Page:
Flooding is an increasing challenge to many towns and cities but the resources required to fix the problems need better thinking and solutions. Recent events provoked a fresh wave of proposals involving architecture, engineering and policy ideas. Our editors have sifted the contenders and below is a briefing on the more compelling ideas championed by experts in the field.
1. Move Flood Defences
By the time the rainwater has flowed down from the uplands to the valleys and rivers it is already too late, argues Alex Stephenson, who aside from being the Market Development Director at Hydro International who provide an upland system, has also been Chair of the British Water Sustainable Water Management (SuWM) Focus Group for over 10 years. Stephenson told WaterBriefing that, “Proven vortex technology such as that used in the White Cart Water flood alleviation scheme in Glasgow is already helping to protect vulnerable communities, by using an upstream solution that uses no power, requires minimal maintenance and creates wetland biodiversity.” While Stephenson isn’t a disinterested party, after the project became fully operational the White Cart Water project won the Environmental Award in the British Construction Industry Awards in 2012.
2. Trees and Green Roofs
It may be an incredibly old technology, but everyone from environmentalists to governments and urban planners are agreed that trees are part of the solution to flooding. The Woodland Trust commissioned a case study of Pontbren farmers in Wales who, by planting trees over the last 15 years, have not only improved soil by preventing the runoff washing away vital nutrients but also increased infiltration of water into the soil by a factor of 60 compared to nearby tree-free sheep-grazing pasture. Modelled across the entire area of study, the impact of trees was shown to potentially reduce peak stream flows by up to 40%. With more evidence supporting the value of trees, the European Environment Agency 2015 report Water-retention of Europe’s forests shows that water retention increases in relation to the density of a forest. “Compared to basins with a forest cover of 10%, total water retention is 25% and 50% higher in water basins where the forest cover is more than 30% and 70%, respectively.” GreenBlue Infrastructure are just one consultancy providing a range of useful documentation around the uses for urban tree planting in projects and case studies from Blackheath and Bradford in the UK to Chicago, Copenhagen and Toronto. Additionally, a report from the Forestry Commission highlights US data showing that even the humble yard tree “can intercept 760 gallons (3455 litres) of rainfall in its crown, thereby reducing polluted stormwater runoff and flooding.” In order to make the most of trees, to help policymakers and citizens understand the exciting changes trees can make to the environment is to start seeing them not as ‘nature’ but seeing them as an exciting technology capable of extraordinary uses.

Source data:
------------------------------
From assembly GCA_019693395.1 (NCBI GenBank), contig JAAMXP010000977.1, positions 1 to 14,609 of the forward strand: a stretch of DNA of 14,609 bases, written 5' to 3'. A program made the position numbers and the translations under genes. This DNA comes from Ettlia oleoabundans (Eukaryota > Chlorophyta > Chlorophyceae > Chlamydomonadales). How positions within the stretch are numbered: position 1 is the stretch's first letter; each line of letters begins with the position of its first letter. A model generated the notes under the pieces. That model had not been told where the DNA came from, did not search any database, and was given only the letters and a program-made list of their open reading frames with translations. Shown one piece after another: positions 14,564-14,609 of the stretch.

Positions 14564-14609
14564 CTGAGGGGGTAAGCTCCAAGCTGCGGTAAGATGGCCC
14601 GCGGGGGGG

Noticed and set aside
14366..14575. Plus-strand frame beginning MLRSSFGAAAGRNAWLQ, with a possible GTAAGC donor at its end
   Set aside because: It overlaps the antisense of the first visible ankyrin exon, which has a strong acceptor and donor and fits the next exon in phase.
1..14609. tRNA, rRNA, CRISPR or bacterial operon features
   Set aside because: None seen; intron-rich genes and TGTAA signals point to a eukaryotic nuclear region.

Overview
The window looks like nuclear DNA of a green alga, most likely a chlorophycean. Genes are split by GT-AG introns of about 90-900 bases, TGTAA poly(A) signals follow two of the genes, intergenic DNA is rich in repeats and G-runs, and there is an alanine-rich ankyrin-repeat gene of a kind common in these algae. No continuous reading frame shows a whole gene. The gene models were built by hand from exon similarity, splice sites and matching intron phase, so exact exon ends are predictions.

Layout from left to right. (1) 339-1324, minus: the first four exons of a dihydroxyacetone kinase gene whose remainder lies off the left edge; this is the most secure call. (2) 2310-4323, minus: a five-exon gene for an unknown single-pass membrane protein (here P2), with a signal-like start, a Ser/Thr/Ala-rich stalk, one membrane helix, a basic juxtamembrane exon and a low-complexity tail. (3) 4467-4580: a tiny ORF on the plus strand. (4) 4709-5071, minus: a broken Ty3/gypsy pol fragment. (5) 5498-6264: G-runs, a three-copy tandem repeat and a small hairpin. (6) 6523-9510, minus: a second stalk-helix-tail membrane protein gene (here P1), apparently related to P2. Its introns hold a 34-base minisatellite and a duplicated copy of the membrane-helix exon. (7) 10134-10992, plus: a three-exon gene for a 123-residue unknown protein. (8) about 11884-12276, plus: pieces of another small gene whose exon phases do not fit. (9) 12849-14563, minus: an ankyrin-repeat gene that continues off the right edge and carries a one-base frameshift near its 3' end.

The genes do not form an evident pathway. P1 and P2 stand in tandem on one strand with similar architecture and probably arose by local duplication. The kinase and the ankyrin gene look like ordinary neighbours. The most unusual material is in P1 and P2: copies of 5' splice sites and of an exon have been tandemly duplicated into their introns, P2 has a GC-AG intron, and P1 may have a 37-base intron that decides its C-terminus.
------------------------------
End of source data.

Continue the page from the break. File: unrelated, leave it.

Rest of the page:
3. Sustainable Drainage